|The Second Sunday of Easter
Psalms 118:2-4, 13-15, 22-24
Revelation 1:9-11, 12-13, 17-19
Speaking of the Resurrection, G. M. Hopkins, S.J., wrote, “Away grief’s grasping joyless days…” And so it is one week after we have renewed our own baptismal vows and have accepted new members into our communities. Perhaps some “joyless” moments have rained on our Easter Lilies and dampened our graceful-dancing spirits.
In days past, those newly baptized wore their white garments through this Second Sunday and perhaps those once-dazzlingly-white robes had some smudges and even stains. Living the lily-white life is not the Christian road. That path has as many potholes as the street outside my house, after this long winter. Those robes are meant to be worn and then rewhitened often in the sacramental baths of the Church.
I recall getting a brand new pair of basketball shoes and how they made me feel I could run faster, jump higher, and stop more quickly than ever I could do with the older sneakers.
The feeling lasted but a short time and I felt betrayed by the false promises of athletic immortality. The newness wore off quicker than the shine and I was reduced to being who I was again with my limits of speed and endurance.
We hear of the excitement of the early Christian community, in today’s First Reading. The Acts of the Apostles is an account of the good things that were done in the Name of the Resurrected One. They performed great signs that God was with them and many were attracted to the “Way.” These early days after Easter we hear of the excitement about the “new Sneakers” of faith and freedom which shod the souls of the early converts. As we will read further, they too are reduced to the holiness of the everyday playing out life’s ages.
John gives us a wonderful picture in today’s reading from the Gospel. The gathering of those who had betrayed Jesus in their own ways during His last hours is full of grasping joyless grief. They are frightened, lost and perhaps regretting they ever tried on His shoes and walked with Him. Into this chaos and alienation steps Jesus to give them peace, mission, and forgiveness. They believe and have been renewed by His having breathed the Spirit again upon the chaos, bringing about the possibility of a new creation.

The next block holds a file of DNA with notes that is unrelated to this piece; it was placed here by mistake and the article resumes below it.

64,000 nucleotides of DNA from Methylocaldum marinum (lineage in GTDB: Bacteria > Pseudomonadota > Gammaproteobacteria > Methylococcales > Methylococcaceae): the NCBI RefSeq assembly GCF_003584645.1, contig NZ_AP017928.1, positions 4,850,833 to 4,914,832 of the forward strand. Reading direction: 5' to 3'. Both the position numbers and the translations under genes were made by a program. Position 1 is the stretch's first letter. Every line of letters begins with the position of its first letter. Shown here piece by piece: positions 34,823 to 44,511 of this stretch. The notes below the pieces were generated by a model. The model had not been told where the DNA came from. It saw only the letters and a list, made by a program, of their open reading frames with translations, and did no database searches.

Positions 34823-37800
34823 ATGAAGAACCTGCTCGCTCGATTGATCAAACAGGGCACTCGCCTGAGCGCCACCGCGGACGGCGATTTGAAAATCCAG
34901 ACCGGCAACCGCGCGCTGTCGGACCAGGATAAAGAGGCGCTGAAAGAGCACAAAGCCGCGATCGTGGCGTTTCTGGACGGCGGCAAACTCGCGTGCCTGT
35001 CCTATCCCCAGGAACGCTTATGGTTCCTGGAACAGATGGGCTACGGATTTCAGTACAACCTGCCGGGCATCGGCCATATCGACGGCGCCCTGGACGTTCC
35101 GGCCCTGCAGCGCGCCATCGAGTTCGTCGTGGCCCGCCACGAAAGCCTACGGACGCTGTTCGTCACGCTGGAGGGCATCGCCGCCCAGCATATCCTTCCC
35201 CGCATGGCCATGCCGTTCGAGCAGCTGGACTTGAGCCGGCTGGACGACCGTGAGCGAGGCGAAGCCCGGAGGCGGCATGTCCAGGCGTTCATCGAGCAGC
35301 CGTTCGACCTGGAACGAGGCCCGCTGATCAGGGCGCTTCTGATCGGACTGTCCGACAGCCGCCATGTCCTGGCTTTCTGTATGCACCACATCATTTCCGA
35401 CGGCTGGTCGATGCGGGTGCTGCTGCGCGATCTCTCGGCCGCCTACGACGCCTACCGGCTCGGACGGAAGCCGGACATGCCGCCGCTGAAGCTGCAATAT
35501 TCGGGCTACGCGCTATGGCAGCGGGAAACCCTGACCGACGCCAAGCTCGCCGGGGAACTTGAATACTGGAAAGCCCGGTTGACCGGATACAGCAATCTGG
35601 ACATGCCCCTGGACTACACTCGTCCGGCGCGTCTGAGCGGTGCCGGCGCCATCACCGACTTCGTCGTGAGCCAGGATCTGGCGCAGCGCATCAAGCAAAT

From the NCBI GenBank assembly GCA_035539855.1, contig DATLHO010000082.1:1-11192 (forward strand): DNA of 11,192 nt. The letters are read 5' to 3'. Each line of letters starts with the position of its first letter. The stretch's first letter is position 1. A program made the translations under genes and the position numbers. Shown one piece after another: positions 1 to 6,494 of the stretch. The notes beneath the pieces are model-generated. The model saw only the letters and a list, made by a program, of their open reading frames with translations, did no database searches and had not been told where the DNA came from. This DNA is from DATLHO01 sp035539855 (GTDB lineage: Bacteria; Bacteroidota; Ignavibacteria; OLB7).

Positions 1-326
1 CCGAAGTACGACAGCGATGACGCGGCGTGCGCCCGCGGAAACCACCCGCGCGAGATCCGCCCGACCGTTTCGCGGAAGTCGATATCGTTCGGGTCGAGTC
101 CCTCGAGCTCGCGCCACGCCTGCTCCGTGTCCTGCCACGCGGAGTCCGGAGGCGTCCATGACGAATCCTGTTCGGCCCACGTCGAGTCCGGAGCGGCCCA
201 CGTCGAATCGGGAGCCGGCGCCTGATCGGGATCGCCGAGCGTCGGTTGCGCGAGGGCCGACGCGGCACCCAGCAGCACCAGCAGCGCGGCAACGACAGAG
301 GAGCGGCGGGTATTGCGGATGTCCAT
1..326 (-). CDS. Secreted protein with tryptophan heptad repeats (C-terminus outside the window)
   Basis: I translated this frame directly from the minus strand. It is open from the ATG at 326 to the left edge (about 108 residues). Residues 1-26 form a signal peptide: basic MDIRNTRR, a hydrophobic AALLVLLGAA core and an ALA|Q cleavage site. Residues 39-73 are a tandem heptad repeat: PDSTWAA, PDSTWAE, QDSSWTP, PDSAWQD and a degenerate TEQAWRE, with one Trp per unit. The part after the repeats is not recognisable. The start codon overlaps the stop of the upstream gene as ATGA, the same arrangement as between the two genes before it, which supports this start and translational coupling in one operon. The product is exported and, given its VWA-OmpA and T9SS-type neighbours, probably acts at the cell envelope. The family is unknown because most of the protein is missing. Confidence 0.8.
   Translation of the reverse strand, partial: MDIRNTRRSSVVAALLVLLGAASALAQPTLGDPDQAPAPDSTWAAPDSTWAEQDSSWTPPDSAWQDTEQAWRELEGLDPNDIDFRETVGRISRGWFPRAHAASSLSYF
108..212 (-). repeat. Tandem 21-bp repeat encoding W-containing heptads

We hear that Thomas is not in their midst during this first appearance and when he does show up, the others tell him what they had experienced. Jesus had shown them His wounds and so they believed. Their belief had moved them to “re-up” and begin running the race. Thomas is wearing his old shoes of skepticism and so Jesus reappears in order to confirm him as a struggler. He then sees and confesses his famous proclamation, “My Lord and my God.” The early Church began in frail doubtings and imprisoning fears. Jesus appears and says that seeing Him physically is meant to be retold and they are to tell others, more by their actions, that Jesus has risen and is present so as to make believing a way of seeing and living.
The Holy Water fonts are full now and we enter our worship places with rewashable garments. Our new shoes are scuffed and worn into being like the old ones. He appears again in Word and Sacrament to find us, bless us, and mission us to go back to the running and the doing the acts of the Apostles. His love is everlasting, but our human limitations can move us to retire early and regret our Thomas-like doubts.
We are baptized into Christ as a process not a product. The journey takes the grace of time and we wish we had the excitement always of the new, shoes. We are not runners, but walkers and creepers and even stoppers. He does not abandon us to ourselves, because of who He claims us to be. We are of the earth by creation and of the Divine by His Resurrection. Hopkins ends his poem with these words:
“I am all at once what Christ is,
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